Feeling refreshed, the early bunch woke at 5am to cloudless skies and no breeze. With glistening snow and apparently perfect crampon conditions, mountain hares Pat, Mike, Mark and later Chris in part, galloped to the summit of Angelus, returning in three hours. The rest of the group enjoyed a leisurely breakfast and one enjoyed some snow dancing and meditation. All in all, a fantastic start to a perfect winter’s day.

The return trip was just as enjoyable, with the snow slightly more slushy. We soon caught up with Rosalie and Sophie, who appreciated several attempts to jury rig their ill-fitting hired crampons. All worked out well and everyone got safely back up to Julius Summit by about noon.

From here it was all eyes peeled for that elusive purple Pack & Save crampon bag, with a hefty reward (chocolate fish again!) for the finder. The leading trio spotted them up near the old ski field and, despite pretending to the rest that a shifty looking foreign tramper making his ascent up the track had them stowed away, they emerged from Mark’s pack and all was forgiven.

We returned to the cars at a very civilized time having all had a lovely couple of days in the snow.

The happy team were Chris Louth (trip leader), thank you, Pat Holland, Mike Drake, Mark Stevens, Dion Pont and Andrea Cockerton (trip report). We were joined in part by Barry James, Rosalie and Sophie ... (and me! – Ed.)

29–30 Sept 2012 – Balloon Hut, Mount Peel – Kahurangi National Park
Leader: Ray Salisbury with Shaun Barnett (below)

Alison volunteered to lead the advance party while I fetched Shaun Barnett from Nelson airport. Back at my home, he was reacquainted with my wife, a colleague from his high-school days. Alison txted me from the top of Takaka Hill to verify her car-load was underway.

Our second car-load eventually left Nelson, reaching the turnoff to the Cobb Valley where young Gina was collected. At Trilobite Hut we lunched in the sun, then walked down the gravel road to the track start (where Dion had ‘hidden’ his jeep.)

After about ten minutes gentle climb, Shaun shot photos of Myttons Hut, which is maintained by old deer-cullers nowadays. (Incidentally, before Hugh Mytton took over the sheep run, my gt-gt-grandfather held the grazing license. On the 1894 map it was labelled as Salisbury’s Hut.)

The gradual zigzags proved just what my unfit sluggish thighs needed, while my party patiently waited for me on the ridge top. (Incidentally, early maps show this spot as Mt Peel – Mackay’s peak was not absolutely fixed. I believe the surveyor actually climbed Iron Hill in 1858.)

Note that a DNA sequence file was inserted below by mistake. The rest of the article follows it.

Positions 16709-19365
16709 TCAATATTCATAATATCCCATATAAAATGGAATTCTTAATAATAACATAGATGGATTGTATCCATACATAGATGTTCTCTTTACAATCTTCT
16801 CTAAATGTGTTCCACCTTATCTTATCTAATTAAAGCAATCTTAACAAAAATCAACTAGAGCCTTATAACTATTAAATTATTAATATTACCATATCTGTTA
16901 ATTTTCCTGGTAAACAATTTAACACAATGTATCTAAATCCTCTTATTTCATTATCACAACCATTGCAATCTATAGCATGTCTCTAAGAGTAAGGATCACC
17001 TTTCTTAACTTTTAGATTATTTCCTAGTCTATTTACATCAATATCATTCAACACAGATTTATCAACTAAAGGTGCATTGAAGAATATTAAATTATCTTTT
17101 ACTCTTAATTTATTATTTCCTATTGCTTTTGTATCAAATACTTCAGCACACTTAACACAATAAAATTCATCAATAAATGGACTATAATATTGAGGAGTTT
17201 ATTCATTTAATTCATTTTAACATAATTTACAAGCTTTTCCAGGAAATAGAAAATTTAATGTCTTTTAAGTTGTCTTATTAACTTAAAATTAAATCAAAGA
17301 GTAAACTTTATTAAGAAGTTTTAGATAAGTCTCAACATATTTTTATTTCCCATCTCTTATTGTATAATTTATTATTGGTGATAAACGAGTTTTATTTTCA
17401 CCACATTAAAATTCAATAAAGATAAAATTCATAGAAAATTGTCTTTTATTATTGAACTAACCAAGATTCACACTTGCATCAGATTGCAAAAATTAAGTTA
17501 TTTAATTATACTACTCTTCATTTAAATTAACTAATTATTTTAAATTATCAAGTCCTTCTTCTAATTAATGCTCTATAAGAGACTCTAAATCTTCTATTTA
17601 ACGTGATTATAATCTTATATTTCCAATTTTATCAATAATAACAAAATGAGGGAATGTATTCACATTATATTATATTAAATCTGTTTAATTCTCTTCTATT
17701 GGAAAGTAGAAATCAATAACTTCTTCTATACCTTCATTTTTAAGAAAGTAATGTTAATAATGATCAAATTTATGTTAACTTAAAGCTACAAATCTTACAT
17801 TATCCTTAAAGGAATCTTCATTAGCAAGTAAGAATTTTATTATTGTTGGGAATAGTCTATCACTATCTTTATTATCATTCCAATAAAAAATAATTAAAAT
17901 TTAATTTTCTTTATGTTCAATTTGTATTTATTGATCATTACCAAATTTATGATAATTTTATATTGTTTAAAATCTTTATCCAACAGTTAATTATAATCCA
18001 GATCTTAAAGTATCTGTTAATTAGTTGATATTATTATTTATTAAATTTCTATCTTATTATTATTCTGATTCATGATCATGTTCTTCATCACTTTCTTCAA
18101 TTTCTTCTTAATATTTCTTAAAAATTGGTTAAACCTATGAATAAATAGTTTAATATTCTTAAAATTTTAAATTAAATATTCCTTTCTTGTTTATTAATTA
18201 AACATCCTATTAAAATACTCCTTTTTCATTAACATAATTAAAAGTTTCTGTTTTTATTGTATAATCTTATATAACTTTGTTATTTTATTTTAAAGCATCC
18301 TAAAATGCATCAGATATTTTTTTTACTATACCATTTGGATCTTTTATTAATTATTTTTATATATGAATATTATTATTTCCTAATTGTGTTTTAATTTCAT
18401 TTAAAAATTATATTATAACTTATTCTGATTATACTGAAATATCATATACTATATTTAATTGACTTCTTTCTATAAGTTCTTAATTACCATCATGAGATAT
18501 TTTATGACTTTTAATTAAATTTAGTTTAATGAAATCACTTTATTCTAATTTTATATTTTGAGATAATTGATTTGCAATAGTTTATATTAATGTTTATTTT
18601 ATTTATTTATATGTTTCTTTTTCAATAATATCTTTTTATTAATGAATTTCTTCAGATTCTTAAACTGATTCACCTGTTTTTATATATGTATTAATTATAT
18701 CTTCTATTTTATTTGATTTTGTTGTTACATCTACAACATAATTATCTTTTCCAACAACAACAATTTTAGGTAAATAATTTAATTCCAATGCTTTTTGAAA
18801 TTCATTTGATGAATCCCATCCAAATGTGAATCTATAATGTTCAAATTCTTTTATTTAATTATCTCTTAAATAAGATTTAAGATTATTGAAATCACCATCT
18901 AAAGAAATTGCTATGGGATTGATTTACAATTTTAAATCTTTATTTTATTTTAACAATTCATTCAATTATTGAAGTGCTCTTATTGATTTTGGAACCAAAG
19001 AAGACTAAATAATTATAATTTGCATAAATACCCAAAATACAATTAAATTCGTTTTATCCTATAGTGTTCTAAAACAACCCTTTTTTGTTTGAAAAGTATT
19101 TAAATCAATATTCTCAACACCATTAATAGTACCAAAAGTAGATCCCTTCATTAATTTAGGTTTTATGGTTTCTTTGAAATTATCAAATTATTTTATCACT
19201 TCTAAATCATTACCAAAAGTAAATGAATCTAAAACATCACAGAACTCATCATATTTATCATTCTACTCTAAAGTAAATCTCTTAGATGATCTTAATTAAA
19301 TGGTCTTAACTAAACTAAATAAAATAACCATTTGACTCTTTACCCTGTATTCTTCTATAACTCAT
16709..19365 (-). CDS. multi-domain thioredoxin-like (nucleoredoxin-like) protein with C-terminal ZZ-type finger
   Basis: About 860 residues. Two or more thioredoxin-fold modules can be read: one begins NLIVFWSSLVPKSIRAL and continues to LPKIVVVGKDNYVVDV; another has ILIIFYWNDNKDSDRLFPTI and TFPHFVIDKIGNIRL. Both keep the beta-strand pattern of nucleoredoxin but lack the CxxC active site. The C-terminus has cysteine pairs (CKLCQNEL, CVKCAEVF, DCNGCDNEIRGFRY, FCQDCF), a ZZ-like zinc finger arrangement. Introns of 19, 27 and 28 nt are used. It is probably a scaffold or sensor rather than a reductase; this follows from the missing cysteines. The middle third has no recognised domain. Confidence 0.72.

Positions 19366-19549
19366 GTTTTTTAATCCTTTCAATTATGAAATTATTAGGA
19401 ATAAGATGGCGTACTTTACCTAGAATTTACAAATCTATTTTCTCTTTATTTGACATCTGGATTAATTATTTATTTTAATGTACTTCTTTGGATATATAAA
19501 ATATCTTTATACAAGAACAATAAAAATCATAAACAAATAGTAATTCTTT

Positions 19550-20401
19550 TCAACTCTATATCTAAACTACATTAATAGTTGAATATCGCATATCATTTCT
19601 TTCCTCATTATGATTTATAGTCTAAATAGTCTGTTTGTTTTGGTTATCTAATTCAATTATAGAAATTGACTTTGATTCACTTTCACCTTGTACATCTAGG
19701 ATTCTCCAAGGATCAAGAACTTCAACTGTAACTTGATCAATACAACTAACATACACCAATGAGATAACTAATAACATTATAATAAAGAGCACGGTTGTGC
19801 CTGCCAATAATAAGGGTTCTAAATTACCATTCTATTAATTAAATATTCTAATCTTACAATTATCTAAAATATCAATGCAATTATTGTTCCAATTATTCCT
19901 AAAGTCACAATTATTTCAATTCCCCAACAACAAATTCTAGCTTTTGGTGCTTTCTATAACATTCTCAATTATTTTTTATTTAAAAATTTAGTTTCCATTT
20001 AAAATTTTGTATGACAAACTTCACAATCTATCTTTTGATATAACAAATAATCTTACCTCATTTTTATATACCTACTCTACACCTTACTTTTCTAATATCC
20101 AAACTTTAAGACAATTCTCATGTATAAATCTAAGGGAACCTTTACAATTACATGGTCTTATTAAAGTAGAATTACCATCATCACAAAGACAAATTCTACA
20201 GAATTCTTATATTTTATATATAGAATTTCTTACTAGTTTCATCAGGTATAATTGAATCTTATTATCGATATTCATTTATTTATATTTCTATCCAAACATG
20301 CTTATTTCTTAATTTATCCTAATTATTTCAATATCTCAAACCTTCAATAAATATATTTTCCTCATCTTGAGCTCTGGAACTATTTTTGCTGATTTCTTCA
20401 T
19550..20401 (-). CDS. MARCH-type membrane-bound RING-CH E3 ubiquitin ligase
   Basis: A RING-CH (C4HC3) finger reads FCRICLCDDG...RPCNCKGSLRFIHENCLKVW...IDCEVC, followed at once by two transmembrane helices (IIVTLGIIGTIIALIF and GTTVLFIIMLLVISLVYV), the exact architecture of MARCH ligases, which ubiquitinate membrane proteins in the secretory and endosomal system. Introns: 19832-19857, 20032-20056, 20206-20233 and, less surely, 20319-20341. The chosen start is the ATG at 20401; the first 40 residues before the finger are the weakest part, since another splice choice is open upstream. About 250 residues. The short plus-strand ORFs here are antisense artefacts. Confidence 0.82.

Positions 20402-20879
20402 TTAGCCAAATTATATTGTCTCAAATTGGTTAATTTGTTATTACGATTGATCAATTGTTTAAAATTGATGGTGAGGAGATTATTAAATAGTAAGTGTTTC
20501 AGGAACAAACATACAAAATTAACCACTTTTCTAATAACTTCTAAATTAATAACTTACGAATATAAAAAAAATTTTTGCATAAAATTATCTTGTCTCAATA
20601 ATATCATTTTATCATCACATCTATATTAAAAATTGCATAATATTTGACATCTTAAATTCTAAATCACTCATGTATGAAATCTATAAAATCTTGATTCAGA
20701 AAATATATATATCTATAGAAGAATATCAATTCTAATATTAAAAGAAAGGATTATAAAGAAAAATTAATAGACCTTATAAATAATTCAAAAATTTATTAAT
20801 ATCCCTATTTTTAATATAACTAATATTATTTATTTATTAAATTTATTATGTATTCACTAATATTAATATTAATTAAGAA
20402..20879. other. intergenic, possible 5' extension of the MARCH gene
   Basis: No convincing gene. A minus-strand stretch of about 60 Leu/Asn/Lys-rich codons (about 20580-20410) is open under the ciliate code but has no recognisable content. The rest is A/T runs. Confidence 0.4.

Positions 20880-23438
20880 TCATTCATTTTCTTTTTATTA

No one was willing to make the 2–3 hour detour to bag Deep Creek biv, so we sidled west into the tussock basin of Lake Peel. Here, Shaun and I disappeared into our solitary world of landscape photography. Chris and Gina wised up and sauntered off to Balloon Hut, where our advance party was relaxing.

To my surprise, Dion Pont (above) had gate-crashed the tramp. He was lying on a bunk laughing to himself, when I stumbled inside the hut. A family of seven made room for us, but the 14-bunker was quite snug. At bedtime Dion took ownership of a bench, while Shaun camped on the veranda.

Sunday morning saw us racing up the ridge with our DSLRs getting shutter fatigue. Fantastic light over the Arthur Range kept us photographers happy.

After breakfast, our combined party of nine strolled up Mount Peel, skirting snow cornices and enjoying the fresh breeze. I spent some time by the windvane emulating James Mackay’s compass bearings from 1858 – they didn’t line up with the topography.

Dropping off the summit via the prominent north spur, we soon found ourselves bush-bashing alongside Thorn Creek. After two hours descent we emerged onto the valley floor where Steve disappeared into the Cobb for a swim. Dion enticed Gina up-valley to re-bag Chaffeys Hut, recently renovated by John Taylor as an historic dwelling. Alison took her car-load to Nelson, and I drove Shaun and Chris on our second adventure to Lake Sylvester.

Our intrepid adventurers were: Shaun Barnett (guest), Steve McGlone (visitor), Chris Louth, Alison Aaron, Gina Andrews, Ken Ridley, Ray Caird, & Ray Salisbury (scribe).

30 Sept–1 October 2012 – Sylvester Hut – Kahurangi National Park
Leader: Ray Salisbury

Following on from our successful trip over Mount Peel, my car-load stayed in the vicinity for an extra day. Only the leader had ventured into this neck of the woods, so he was eager to show his guests his favourite corner of Kahurangi.

From Cobb Reservoir to Sylvester Hut, we strode up the 4WD road for 1.5 hours, winding our way through stunted copses of beech … onto the tussock plateau between the Cobb Valley and the Lockett Range.

Sylvester Hut sits on the bushedge, sporting grand views from the balcony. At daybreak Shaun and I were shooting the sun climb over Crusader and Hoary Head. An hour later Chris had lit the fire, and we were sheltering from a freak snow-storm. An hour later Chris and Gina visited Lake Sylvester, then we dropped back down to the Cobb. The cafe in Motueka beckoned: Quiche and coffee.

Trekkers were: Ray Salisbury (scribe), Shaun Barnett (guest), Chris Louth & Gina Andrews.

7 October 2012 – Bike Ride: Richmond–Brightwater, Nelson
Leader: Alison Pickford

A change of date for the bike ride from Saturday the 6th to Sunday 7th October had the most happy result of the gorgeous day of the week.